Across the water to the Princess in Chains….Celestial Highlights of the Autumn Sky

David Bernson

Constellations, Mythology, Star Names and a few select deep sky objects of unusual interest and surpassing beauty will be discussed.

Bio: 

Dave Bernson is a dedicated, lifelong, sky explorer and a 5-term president of the Salt Lake Astronomical Society (SLAS). His enthusiasm for astronomy is infectious. Before becoming president, Dave helped lead more than 100 astronomical expeditions to dark sky sites in Utah’s mountains and deserts. As president, Dave’s knowledge of constellations, expertise of star names, and skill as a telescope pilot were appreciated and recognized. His astronomical accomplishments include star hopping the Messier Marathon eight times. He is known as a visual specialist on the planet Mars, and has located and observed all (9) planets in a single night 33 times. In his lifetime, since age 12, he has seen over 50 comets. Dave’s deep sky interests include galaxy groups and clusters, interacting galaxies, and quasars. He has twice observed a quasar in the constellation Caelum with a visual magnitude of 17 and a red shift of 3.1. This red shift indicates a probable, original distance in excess of 10 billion light years. Dave has travelled widely in pursuit of solar eclipses. A trip to Lauca National Park in Northern Chile allowed him to enjoy a total eclipse on the morning of his 40th birthday. At this event, Dave was also able to extensively observe the southern night sky. Dave has designed, built and assisted with the construction of several dozen Dobsonian-mounted telescopes. They ranged from small refractors to a large, 20 inch, F4 reflector. And once, Dave had the privilege of participating in a mirror-making class with the revered guru of amateur astronomy, John Dobson. A Utah native, Dave has worked in health care, winter sports and education. He is still waiting to see a brilliant daylight comet and a naked-eye supernova! His career as an experienced cognitive cosmologist began at the age of 5 when he stuck his sisters lovely pink hair barrette into the electrical outlet.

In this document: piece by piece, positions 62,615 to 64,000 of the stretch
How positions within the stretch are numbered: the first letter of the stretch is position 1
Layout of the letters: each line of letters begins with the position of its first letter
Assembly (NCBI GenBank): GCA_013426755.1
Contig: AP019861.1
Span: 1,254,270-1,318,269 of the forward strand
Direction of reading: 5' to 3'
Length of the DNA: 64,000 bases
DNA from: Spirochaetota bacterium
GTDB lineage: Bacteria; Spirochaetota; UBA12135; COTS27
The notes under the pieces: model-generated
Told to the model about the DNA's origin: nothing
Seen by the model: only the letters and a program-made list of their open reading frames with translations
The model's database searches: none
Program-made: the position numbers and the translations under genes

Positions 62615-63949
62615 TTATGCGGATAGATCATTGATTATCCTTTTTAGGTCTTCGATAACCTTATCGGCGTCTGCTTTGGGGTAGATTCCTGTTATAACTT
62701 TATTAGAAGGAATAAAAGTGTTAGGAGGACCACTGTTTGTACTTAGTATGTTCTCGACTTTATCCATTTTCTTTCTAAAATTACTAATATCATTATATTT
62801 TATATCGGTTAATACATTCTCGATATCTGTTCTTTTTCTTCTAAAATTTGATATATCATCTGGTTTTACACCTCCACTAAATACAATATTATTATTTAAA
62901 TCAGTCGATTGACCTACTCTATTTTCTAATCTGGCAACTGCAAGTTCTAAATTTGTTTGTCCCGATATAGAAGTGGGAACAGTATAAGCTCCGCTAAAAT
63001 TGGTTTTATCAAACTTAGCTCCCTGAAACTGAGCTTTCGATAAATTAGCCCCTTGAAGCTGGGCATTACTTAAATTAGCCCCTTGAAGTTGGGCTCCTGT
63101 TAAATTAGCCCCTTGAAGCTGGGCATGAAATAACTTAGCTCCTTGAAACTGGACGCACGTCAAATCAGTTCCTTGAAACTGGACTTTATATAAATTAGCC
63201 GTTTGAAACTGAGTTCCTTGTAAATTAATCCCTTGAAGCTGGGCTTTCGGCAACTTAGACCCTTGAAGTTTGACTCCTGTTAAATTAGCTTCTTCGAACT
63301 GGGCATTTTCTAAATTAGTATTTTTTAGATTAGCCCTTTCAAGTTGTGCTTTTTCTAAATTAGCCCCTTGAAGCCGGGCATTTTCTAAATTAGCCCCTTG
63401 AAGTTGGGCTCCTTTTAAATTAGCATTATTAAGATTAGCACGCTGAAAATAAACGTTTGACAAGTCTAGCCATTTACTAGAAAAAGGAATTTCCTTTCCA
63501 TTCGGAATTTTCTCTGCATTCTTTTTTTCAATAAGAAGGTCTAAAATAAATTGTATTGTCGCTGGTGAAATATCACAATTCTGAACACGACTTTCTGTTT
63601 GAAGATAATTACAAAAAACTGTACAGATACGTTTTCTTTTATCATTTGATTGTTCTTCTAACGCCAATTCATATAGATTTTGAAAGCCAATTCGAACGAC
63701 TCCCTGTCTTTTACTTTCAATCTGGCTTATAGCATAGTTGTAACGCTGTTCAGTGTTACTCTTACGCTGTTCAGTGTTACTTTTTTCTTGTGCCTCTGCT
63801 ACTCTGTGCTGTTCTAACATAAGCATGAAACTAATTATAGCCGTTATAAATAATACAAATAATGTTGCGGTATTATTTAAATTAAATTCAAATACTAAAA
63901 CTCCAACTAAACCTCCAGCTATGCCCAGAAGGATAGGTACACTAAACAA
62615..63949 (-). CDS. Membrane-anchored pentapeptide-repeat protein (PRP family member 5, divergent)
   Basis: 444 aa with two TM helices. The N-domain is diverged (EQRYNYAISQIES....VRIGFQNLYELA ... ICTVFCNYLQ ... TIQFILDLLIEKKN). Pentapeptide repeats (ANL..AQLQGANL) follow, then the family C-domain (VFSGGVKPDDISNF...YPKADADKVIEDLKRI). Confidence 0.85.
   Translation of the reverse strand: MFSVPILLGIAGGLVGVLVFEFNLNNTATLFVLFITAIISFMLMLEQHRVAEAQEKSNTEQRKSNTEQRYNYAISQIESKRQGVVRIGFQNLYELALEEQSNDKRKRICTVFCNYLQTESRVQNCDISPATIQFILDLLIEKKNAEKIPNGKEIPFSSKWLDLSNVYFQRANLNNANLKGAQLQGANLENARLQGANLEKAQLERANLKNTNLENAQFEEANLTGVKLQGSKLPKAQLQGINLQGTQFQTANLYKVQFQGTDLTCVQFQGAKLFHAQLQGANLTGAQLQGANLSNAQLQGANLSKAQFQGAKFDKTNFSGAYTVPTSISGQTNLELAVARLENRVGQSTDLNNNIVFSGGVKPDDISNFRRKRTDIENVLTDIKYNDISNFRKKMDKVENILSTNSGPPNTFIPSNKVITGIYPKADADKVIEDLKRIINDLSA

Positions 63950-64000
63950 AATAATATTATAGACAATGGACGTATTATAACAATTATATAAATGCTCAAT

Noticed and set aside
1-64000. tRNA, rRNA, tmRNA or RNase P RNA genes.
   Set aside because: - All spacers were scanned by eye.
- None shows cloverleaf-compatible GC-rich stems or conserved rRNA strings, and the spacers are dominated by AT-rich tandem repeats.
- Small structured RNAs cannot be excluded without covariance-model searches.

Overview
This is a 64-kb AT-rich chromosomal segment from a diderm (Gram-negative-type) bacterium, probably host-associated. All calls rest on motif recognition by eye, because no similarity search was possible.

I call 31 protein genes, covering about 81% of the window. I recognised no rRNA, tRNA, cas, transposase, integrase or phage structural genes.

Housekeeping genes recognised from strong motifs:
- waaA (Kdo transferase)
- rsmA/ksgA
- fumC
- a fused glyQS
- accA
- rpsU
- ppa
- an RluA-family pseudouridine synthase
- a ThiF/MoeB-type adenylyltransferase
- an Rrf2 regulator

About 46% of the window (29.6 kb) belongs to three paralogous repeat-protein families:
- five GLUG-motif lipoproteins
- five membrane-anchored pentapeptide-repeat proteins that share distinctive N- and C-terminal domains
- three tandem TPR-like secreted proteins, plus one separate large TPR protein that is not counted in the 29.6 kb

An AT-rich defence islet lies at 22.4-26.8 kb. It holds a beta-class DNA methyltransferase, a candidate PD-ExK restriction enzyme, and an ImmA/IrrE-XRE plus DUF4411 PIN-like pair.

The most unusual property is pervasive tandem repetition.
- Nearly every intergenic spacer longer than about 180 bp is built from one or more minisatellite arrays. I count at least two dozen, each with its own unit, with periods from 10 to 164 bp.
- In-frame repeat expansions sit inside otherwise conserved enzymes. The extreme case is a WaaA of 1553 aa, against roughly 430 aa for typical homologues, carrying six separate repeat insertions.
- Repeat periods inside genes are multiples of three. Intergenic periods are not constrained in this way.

Date: 

Wednesday, August 16, 2017 - 09:00

Location: 

Ballroom

Astrophotography/Digital Imaging Workshop

Terry Mann

For some, this will be the first time you are close to truly dark skies. Not only that, you will be in the perfect spot to experience a total solar eclipse. I know I will be taking advantage of my time here to image the daytime sights, the night sky and the total solar eclipse. This is a great opportunity to experience the Milky Way in all its grandeur and take home some amazing images of your own. You can also take some interesting images during totality and partial phases of the eclipse with a camera and tripod. In my talk we will discuss focusing, camera settings and ideas for images for both day and night imaging.

Bio: 

Terry Mann wants to live in a world where skies are clear, nights are long, and the stars look like diamonds on black velvet. As an astro-imager, her images have been featured in galleries, magazines, television, and websites such as Spaceweather, Space.com, and the Smithsonian Institute. She has given workshops at Sally Ride Science Festival, and led various workshops on night sky imaging. To increase interest and raise awareness of astro-imaging and the night skies, Terry has made many presentations to local schools, parks, and various organizations. When she’s not packing her camera and looking for clear skies, you will find her spending time with family and friends, walking her dog Tater, or more specifically Tater walking Terry, or pulling her hair out trying to figure out that new software package. She has served as Vice-President and President of the Astronomical League, Co-Chaired Astrocon at Bryce Canyon and is has been a Solar System Ambassador since 2002.

Date: 

Thursday, August 17, 2017 - 14:45
Saturday, August 19, 2017 - 10:00

Location: 

Tiffany/Champagne Rooms

Chasing Meteors

Chris Peterson

The science of meteoritics has seen a renaissance in recent years, as new instrumentation and computational techniques have advanced our understanding. Meteors, from tiny particles observed only with radar, through bodies large enough to glow as they pass through the atmosphere, provide an important window into the debris in our solar system, from dust through asteroids. Much of what we know about the formation and evolution of the Solar System stems from the study of interplanetary dust.